This is the second part of a two part article. You can read part 1 of this article here.
So if the end devices aren’t capable of protocol intelligence, it must reside somewhere. And the major elements of that
somewhere are the Level II Propagator nodes. These are technologically a bit more like the networking equipment with which we are all familiar, but they operate in a different way. Propagators listen for data “chirping” from any device. Based on a simple set of rules regarding the “arrow” of transmission (toward devices or away from devices), propagator nodes decide how to broadcast these chirps to other propagator nodes or to the higher-level Integrator device I’ll discuss in a moment.
In order to scale to the immense size of the Internet of Things, these propagator nodes must be capable of a great deal of discovery and self-organization. They will recognize other propagator nodes within range, set up simple routing tables of adjacencies, and discover likely paths to the appropriate integrators. I’ve solved this sort of problem before with wireless mesh networking and although the topology algorithms are complex, the amount of data exchange needed is small.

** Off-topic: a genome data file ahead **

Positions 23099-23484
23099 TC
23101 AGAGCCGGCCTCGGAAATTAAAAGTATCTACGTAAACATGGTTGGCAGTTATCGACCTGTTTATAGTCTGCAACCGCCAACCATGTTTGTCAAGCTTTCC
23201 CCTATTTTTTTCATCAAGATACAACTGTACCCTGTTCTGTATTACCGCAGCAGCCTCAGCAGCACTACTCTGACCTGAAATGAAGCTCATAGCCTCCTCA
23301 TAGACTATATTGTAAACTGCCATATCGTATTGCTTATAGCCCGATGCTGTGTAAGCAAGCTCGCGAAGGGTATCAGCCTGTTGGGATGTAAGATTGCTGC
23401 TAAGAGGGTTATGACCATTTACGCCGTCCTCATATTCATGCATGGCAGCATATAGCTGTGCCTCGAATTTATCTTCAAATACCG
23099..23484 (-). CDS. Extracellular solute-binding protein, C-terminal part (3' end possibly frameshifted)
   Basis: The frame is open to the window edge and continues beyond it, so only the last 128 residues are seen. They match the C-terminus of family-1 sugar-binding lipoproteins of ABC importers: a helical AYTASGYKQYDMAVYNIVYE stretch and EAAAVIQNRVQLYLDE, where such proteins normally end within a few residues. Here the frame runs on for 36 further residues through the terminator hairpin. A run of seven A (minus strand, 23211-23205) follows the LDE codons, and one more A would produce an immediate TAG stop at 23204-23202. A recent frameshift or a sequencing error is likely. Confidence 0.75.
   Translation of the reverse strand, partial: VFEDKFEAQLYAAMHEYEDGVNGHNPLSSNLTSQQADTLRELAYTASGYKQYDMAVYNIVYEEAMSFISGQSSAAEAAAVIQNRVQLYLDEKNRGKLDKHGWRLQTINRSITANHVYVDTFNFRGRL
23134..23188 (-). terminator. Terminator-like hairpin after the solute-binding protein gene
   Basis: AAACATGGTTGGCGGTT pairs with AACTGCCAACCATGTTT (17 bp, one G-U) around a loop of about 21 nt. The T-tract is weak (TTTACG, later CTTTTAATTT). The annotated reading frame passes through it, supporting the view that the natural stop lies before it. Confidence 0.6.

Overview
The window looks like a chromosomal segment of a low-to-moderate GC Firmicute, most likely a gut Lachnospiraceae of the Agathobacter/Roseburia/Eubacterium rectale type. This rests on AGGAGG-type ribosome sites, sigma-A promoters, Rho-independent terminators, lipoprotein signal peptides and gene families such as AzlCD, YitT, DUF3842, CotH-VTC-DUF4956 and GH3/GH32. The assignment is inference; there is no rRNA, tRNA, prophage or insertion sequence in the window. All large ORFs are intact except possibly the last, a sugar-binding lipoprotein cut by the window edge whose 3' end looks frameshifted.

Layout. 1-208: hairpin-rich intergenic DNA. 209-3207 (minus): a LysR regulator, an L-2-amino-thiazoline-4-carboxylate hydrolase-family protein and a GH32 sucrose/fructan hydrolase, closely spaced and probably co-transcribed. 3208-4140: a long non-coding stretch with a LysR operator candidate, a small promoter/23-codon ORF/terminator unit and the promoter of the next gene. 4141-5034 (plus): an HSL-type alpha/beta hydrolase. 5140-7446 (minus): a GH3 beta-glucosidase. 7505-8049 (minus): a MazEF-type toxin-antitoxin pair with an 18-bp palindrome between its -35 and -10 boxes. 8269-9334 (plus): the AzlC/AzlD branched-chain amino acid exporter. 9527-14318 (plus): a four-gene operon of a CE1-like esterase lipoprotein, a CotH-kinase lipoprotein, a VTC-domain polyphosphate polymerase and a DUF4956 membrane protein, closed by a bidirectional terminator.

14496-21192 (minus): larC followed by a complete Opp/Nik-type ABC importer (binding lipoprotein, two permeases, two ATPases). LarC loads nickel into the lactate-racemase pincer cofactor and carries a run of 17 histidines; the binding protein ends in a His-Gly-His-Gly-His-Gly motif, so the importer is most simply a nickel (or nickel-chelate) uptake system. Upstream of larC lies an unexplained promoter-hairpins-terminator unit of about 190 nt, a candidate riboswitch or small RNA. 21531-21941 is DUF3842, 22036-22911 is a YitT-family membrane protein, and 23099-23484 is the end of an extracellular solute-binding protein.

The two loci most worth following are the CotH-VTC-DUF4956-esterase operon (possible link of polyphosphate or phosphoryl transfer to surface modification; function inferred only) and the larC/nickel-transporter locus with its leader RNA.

One of the important capabilities of propagator nodes will be their ability to prune and optimize broadcasts. Chirps passing from-and-to end devices may be combined with other traffic and forwarded in the general direction of their transmission “arrow”. In my view of the IoT, propagators are the closest thing to the traditional idea of peer-to-peer networking, but they are providing this networking on behalf of devices and integrators at levels “above” and “below” themselves. Any of the standard networking protocols may be used, and propagator nodes will perform important translation functions between different networks (power line or Bluetooth to ZigBee or WiFi, for example).